Columbia River-Revelstoke MLA Doug Clovechok attacks the NDP-Green plan for a referendum to change B.C.’s voting system, Nov. 23, 2017. (Hansard TV)

B.C. NDP referendum plan sparks legislature battle

David Eby says public will decide on proportional referendum

As B.C. Attorney General David Eby launched a public consultation on changing B.C.’s voting system, opposition MLAs were ramping up their attack on what they call a “backroom deal” to take away rural representation and favour the B.C. Green Party.

The consultation is to decide on the question to be put to a province-wide referendum next fall on changing the electoral system. B.C. Liberal MLAs have focused on the NDP government’s decision to make the vote a simple majority, which they say would erode rural representation and have the decision made by Lower Mainland voters.

B.C. Green Party leader Andrew Weaver initially wanted to impose proportional representation without a referendum, but then agreed to a mail-in vote as part of his deal to support the NDP minority government. That trade-off included the NDP agreeing to offer more than one alternative to the winner-take-all voting system that B.C. has used for most of its history.

In the legislature Thursday, Columbia River-Revelstoke MLA Doug Clovechok led off debate with a blistering attack on the plan, accusing Premier John Horgan of breaking his promise to give voters a simple choice between two voting systems.

Clovechok joined other critics in listing the effects of proportional representation in other countries, with unstable governments such as the just-collapsed coalition in Germany and the rise of far-right parties in Europe. They argue that B.C.’s current minority government would become the norm under proportional representation.

“Again, the small Green tail continues to wag the bloated orange dog,” Clovechok said. “Voters who choose first-past-the-post as their first choice will have to choose between multiple proportional representation systems for their second and third choices. If their first-past-the-post doesn’t win on the first ballot, then victory is unlikely.”

Eby said he will not take part in government’s decision on how to shape the referendum, but he noted that the B.C. government could go ahead and change the system without a referendum.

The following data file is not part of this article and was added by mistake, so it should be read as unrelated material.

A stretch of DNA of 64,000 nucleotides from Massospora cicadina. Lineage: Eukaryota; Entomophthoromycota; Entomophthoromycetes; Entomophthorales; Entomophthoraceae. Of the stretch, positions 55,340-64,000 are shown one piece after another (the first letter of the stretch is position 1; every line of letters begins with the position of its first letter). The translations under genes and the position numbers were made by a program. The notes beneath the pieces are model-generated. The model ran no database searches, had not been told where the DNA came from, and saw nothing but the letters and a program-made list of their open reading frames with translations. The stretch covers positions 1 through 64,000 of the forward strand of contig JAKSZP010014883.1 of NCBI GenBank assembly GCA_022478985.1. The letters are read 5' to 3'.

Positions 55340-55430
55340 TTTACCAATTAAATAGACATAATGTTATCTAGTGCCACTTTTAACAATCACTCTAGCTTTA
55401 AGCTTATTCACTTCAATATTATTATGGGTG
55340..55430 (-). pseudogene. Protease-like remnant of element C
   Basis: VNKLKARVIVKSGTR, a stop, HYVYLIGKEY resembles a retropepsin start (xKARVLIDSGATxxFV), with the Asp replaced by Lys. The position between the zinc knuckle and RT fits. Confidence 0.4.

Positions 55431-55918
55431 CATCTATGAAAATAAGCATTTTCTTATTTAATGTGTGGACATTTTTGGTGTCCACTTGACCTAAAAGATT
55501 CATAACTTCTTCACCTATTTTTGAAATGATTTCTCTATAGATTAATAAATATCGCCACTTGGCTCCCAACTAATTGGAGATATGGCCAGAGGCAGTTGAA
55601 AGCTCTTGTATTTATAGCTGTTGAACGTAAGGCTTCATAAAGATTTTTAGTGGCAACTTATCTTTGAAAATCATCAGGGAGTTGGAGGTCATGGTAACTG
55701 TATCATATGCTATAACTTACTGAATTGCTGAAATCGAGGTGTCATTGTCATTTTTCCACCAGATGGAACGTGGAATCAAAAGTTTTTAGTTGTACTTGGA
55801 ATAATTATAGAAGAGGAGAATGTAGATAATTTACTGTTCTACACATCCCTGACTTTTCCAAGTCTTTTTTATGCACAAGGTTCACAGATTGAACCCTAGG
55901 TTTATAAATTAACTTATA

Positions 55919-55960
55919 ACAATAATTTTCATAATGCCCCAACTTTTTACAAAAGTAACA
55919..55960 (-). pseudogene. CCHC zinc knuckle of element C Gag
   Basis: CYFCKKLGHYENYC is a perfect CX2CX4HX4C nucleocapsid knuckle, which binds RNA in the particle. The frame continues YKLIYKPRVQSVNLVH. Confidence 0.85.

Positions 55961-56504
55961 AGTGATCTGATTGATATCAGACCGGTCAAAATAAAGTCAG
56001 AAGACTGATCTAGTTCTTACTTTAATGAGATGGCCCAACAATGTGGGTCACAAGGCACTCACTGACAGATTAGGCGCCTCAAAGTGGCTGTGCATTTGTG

“There’s no obligation on government to do this,” Eby said. “In fact there’s no legal obligation on government to hold a vote at all. The Constitution Act can be amended without this process.”

Until midnight Feb. 28, 2018, British Columbians can visit the consultation website engage.gov.bc.ca/HowWeVote to give feedback on the referendum question. Eby said as options for the vote are developed, they will be added to the website.

B.C. Liberal critic Andrew Wilkinson said the website survey is “massively biased in favour of proportional representation.”


@tomfletcherbc
tfletcher@blackpress.ca

Like us on Facebook and follow us on Twitter.

BC legislatureElectoral reform

Get local stories you won't find anywhere else right to your inbox.
Sign up here

Just Posted

Month-long water quality advisory still in effect for Rupert residents

The City of Prince Rupert recommends those with weakened immune systems boil water prior to use

Jennifer Rice North Coast MLA seeks re-election

Northwest politicians announce intent on elections

Unofficial holidays: Here’s what people are celebrating for the week of Sept. 20 to 26

Rabbit Day, Hobbit Day and One-Hit Wonder Day are all coming up this week

Heart of the City – Jason Scherr

Try and Try again - Prince Rupert Seamen Rugby Club

No COVID-19 public exposures in the North Health Region at this time

Northern Health Authority issued a statement on Sept. 17

B.C. or Ontario? Residential school survivors fight move of court battle

It’s now up to Ontario’s Court of Appeal to sort out the venue question

B.C. transportation minister will not seek re-election

Claire Trevena has held the position since 2017

Young B.C. cancer survivor rides 105-km with Terry Fox’s brother

Jacob Bredenhof and Darrell Fox’s cycling trek raises almost $90,000 for cancer research

B.C. migrant, undocumented workers rally for permanent residency program

Rally is part of the Amnesty for Undocumented Workers Campaign led by the Migrant Workers Centre

Preparations underway for pandemic election in Saskatchewan and maybe B.C.

Administrators in B.C. and around the country are also looking to expand voting by mail during the pandemic

Nearly 20 per cent of COVID-19 infections among health-care workers by late July

WHO acknowledged the possibility that COVID-19 might be spread in the air under certain conditions

Ferry riders say lower fares are what’s most needed to improve service

Provincial government announces findings of public engagement process

Supreme Court Justice Ruth Bader Ginsburg dies at 87

The court’s second female justice, died Friday at her home in Washington

Application deadline for fish harvester benefits program extended

Those financially impacted by the pandemic have until Oct. 5 to apply

Most Read